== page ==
In conclusion, our data suggest that GWVs with severe unexplained fatigue continue to fulfill case definitions for CFS/ICF but that these diagnoses do not produce the same level of disability as seen in civilian women with this disorder. However, a country-wide longitudinal study of outcome from unexplained symptoms related to service in the Persian Gulf will require additional resources and new approaches to be successful.
The work reported here was supported by Department of Veterans Affairs research funds establishing a Center for Environmental Hazards Research in New Jersey.
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Guarantor: Benjamin H. Natelson, MD
Contributors: Jennifer J. Nelson, MS; Benjamin H. Natelson, MD; Arnold Peckerman, PhD; Claudia Pollet, MD; Gudrun Lange, PhD; Lana Tiersky, PhD; Richard J. Servatius, PhD; Theresa Policastro, BS; Nancy Fiedler, PhD; John E. Ottenweller, PhD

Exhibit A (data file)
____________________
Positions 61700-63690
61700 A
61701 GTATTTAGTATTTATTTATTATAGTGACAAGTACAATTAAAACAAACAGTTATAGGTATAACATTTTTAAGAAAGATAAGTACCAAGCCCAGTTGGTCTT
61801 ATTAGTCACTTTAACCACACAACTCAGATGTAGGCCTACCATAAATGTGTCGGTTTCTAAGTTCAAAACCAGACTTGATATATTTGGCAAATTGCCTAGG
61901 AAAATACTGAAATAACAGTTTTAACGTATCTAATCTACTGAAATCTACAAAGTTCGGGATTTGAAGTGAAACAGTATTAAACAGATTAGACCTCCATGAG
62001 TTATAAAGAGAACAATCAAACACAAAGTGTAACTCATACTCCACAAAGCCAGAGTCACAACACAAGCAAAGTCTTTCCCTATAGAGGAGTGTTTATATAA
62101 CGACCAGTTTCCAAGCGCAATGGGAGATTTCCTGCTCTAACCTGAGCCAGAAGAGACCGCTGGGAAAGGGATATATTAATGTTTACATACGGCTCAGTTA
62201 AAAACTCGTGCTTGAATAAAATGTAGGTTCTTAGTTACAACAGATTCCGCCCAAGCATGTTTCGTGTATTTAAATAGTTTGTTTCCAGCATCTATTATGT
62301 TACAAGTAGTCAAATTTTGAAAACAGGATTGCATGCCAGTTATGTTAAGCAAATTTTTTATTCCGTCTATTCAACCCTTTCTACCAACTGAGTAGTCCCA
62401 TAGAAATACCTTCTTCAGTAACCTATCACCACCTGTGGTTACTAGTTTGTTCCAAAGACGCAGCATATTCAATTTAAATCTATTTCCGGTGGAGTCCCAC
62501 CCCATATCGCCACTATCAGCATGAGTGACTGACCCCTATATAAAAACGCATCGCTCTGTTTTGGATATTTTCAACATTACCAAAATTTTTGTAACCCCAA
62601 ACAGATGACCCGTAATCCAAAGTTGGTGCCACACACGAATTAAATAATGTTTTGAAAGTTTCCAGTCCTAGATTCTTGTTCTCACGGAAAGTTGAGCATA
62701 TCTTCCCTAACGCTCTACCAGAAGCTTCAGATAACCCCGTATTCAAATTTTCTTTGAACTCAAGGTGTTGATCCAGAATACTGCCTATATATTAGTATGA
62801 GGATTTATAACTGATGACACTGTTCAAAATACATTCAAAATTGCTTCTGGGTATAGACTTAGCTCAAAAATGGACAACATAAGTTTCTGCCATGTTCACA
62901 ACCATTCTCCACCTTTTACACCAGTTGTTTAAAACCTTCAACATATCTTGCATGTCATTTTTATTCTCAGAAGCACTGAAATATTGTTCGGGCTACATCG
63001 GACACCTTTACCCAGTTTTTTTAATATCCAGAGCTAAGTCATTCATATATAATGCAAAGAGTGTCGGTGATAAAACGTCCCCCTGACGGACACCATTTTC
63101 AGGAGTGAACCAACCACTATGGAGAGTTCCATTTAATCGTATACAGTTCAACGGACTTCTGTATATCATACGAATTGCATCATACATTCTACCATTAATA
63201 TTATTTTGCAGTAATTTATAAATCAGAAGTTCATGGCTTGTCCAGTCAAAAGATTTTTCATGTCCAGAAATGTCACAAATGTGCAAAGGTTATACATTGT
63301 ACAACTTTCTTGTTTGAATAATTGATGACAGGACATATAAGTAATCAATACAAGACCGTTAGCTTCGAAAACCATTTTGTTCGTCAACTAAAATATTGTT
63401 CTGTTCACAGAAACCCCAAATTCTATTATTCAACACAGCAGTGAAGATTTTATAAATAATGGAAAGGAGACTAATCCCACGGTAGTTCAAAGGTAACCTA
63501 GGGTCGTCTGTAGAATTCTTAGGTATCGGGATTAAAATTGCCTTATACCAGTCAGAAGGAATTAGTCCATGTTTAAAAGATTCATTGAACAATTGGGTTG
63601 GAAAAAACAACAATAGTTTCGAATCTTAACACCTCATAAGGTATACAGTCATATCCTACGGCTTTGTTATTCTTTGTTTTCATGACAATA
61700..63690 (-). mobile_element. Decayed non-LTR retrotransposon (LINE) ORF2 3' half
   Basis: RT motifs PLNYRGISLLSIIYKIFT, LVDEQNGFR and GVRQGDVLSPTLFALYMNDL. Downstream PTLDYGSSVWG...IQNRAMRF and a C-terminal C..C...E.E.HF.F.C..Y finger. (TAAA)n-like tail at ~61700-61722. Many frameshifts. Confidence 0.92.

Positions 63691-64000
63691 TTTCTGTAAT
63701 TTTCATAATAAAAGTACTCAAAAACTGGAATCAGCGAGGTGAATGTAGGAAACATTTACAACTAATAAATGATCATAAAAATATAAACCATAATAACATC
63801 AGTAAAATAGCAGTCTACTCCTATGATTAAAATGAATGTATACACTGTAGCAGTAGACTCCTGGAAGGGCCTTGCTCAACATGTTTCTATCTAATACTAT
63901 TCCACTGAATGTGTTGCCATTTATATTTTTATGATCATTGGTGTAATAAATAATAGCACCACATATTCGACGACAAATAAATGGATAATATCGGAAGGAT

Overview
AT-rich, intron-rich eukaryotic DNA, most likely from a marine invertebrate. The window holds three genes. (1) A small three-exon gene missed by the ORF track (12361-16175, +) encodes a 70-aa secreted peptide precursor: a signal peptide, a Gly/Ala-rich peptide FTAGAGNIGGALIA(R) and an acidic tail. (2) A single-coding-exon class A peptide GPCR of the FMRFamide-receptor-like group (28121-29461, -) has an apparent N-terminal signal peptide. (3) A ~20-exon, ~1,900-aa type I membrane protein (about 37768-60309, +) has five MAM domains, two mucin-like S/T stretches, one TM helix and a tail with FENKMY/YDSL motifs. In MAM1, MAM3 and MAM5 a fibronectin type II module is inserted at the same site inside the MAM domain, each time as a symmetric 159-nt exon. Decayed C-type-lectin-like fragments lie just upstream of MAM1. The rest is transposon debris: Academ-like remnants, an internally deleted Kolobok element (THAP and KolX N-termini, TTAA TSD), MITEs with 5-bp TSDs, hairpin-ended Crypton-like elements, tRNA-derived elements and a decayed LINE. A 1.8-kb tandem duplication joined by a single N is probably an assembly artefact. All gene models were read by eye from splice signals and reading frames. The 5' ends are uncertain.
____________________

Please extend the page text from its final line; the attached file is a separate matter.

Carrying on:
Center for Environmental Hazards Research, Department of Veterans Affairs Medical Center, East Orange, NJ 07018.
This manuscript was received for review in September 2000 and was accepted for publication in December 2000.
Reprint & Copyright by Association of Military Surgeons of U.S., 2001.
Copyright Association of Military Surgeons of the United States Dec 2001